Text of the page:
2018 will be a fascinating year as several emerging technologies go mainstream in the enterprise. Business with the knowledge and leadership to move quickly and embrace these technologies are well placed to both create new products and optimize operations.
Towards the end of 2017, Bitcoin became big news as its value skyrocketed. I’ve have no doubt that Bitcoin will be on our minds throughout 2018 too, but we’ll also hear a lot more about the technology that powers Bitcoin, the blockchain.
A blockchain is a digital ledger that stores an ever-growing list of records. In the case of Bitcoin, those records are transactions, but blockchains can store other types of information, such as medical records, contracts, and document provenance. The most important features of blockchains are that they’re distributed, decentralized, and immutable. Organizations using a blockchain don’t have to trust each other or a central authority.
Throughout 2017, enterprise organizations launched blockchain pilot studies. Maersk and Microsoft teamed up to test the feasibility of using a blockchain for shipping insurance. Walmart, IBM, and others explored how blockchains could be used to trace the origins of food products.
In 2018, we can expect to see wider adoption and exploration of the potential of blockchains.
Analytics have been used throughout the enterprise for many years, but often on an ad-hoc per-project basis. In 2018, we will enter the era of what has been called the quantified enterprise. Companies will harness the full spectrum of the data they generate — their “data exhaust” — to streamline and optimize processes and convert the insights gained from analytics into actions that generate value for the business.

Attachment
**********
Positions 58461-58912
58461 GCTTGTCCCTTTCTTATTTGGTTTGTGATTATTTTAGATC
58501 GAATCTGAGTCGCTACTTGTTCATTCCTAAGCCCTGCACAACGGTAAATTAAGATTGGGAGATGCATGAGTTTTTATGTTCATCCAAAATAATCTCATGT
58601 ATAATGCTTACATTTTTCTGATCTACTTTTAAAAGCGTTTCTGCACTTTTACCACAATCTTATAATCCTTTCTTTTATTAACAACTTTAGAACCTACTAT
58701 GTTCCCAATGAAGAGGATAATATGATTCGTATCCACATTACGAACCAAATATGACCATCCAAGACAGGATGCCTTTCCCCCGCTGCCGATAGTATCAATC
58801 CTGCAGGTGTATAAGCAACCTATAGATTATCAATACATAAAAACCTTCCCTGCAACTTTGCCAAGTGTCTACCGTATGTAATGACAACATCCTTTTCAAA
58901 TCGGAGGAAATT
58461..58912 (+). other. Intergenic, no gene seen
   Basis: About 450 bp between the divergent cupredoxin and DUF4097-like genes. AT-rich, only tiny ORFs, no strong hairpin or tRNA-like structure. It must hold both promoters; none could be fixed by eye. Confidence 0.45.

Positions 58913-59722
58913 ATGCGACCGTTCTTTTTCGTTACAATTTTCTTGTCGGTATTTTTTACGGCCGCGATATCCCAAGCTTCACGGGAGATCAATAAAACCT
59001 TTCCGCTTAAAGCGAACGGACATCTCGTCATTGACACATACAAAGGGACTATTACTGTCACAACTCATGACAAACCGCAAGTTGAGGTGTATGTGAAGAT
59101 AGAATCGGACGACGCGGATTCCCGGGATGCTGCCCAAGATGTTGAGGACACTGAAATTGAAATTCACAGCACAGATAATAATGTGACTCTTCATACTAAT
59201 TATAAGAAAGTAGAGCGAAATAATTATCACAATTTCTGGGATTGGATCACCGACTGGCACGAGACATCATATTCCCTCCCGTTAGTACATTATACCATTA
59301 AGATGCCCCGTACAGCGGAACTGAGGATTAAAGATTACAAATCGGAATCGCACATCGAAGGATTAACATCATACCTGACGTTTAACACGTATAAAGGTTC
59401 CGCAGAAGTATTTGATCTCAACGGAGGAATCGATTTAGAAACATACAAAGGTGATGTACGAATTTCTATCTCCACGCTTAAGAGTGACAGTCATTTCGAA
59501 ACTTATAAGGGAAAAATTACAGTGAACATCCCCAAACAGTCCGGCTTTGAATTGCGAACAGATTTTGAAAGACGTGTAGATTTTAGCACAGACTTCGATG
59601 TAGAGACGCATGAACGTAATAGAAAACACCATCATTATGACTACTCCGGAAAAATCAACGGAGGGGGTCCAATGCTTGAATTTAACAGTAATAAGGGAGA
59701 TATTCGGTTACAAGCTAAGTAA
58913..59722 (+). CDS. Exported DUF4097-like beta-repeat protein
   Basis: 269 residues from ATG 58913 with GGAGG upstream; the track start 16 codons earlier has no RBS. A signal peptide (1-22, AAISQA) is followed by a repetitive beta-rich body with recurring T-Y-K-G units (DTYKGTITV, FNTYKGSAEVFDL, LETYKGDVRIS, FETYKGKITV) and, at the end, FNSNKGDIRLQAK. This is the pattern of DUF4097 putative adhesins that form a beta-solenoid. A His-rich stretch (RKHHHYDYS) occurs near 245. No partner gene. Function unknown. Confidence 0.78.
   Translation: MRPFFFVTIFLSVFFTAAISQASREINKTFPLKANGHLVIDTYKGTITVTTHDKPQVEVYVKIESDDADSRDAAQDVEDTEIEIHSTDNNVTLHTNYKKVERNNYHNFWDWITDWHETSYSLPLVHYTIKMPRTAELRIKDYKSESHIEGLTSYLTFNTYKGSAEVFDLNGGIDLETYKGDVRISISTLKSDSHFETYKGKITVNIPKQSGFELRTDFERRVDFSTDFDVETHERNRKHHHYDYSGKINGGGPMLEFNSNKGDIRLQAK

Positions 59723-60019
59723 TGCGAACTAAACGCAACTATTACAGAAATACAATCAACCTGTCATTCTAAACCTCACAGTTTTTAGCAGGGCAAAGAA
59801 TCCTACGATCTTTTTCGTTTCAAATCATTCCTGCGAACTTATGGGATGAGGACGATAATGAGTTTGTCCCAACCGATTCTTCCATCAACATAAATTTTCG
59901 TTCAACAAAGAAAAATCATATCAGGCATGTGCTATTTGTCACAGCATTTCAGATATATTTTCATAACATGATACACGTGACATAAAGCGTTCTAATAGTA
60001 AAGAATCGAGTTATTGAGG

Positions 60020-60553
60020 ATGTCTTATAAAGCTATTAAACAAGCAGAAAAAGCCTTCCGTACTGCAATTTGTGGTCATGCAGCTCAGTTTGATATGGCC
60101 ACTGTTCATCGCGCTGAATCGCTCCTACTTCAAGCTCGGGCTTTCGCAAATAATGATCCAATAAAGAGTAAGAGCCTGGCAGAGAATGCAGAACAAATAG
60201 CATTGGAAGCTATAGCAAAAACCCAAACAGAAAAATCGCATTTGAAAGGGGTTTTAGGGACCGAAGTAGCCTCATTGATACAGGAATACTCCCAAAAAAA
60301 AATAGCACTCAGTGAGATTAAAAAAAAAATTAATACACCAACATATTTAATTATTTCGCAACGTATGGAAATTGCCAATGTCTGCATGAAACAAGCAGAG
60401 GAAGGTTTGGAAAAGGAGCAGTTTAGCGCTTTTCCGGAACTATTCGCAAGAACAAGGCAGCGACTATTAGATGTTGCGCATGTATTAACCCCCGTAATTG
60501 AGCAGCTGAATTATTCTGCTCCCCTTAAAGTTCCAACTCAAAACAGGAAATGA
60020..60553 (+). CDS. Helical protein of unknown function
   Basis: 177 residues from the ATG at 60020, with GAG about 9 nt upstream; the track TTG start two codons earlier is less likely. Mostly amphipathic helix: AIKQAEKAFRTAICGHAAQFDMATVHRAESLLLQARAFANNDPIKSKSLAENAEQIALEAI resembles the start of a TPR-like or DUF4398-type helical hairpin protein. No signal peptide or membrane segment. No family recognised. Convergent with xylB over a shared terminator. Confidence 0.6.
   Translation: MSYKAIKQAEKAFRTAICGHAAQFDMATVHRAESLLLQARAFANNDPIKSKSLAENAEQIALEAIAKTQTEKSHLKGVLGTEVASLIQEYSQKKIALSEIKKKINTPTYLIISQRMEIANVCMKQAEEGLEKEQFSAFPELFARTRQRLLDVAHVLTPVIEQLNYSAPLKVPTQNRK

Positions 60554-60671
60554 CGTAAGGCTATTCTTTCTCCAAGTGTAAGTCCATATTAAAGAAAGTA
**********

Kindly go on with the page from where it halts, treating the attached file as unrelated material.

Machine Learning / Artificial Intelligence
Machine learning has been hyped for several years, but it’s only in the last couple of years that we have seen machine learning software and hardware begin to yield fruit in the enterprise. In 2018, as higher-level tools for working with machine learning technologies become more widely available, companies will apply it to a wide gamut of problem domains.
What is machine learning good for? Any application that involves learning associations, prediction, classification, and information extraction. Machine vision and speech recognition are headline examples, but, to take just one domain, we’ll see machine learning increasingly applied to pricing, customer segmentation, product recommendations, and process automation.
2018 will be the year 5G starts rolling out in earnest. CableLabs, the cable and broadband industry research group, is laying the groundwork will make 5G a reality for many consumers in the next couple of years. Cable providers have announced the launch of wireless home broadband services based on 5G technologies in 2018. With increased bandwidth and significantly reduced latencies, 5G will change the way we think about mobile business connectivity, opening up new possibilities for apps and services.
Centralized cloud computing firmly staked its place as the dominant infrastructure hosting modality of the early 21st Century, but centralization has limitations. For true real-time computing, processing will be moved closer to the sources of the data, to the edge. Advancements in processing and power requirements make it increasingly feasible to push to the edge data processing that would once have required a data center.
Bringing It All Together
Individually, the emerging technologies we have discussed are exciting, but it is their combination that will make 2018 a year to remember. Decentralized ledgers, big data and analytics harnessing machine learning, enhanced low-power connectivity, and edge computing: these add up to huge advances in the Internet of Things, which will be a key driver of innovation over the next several years.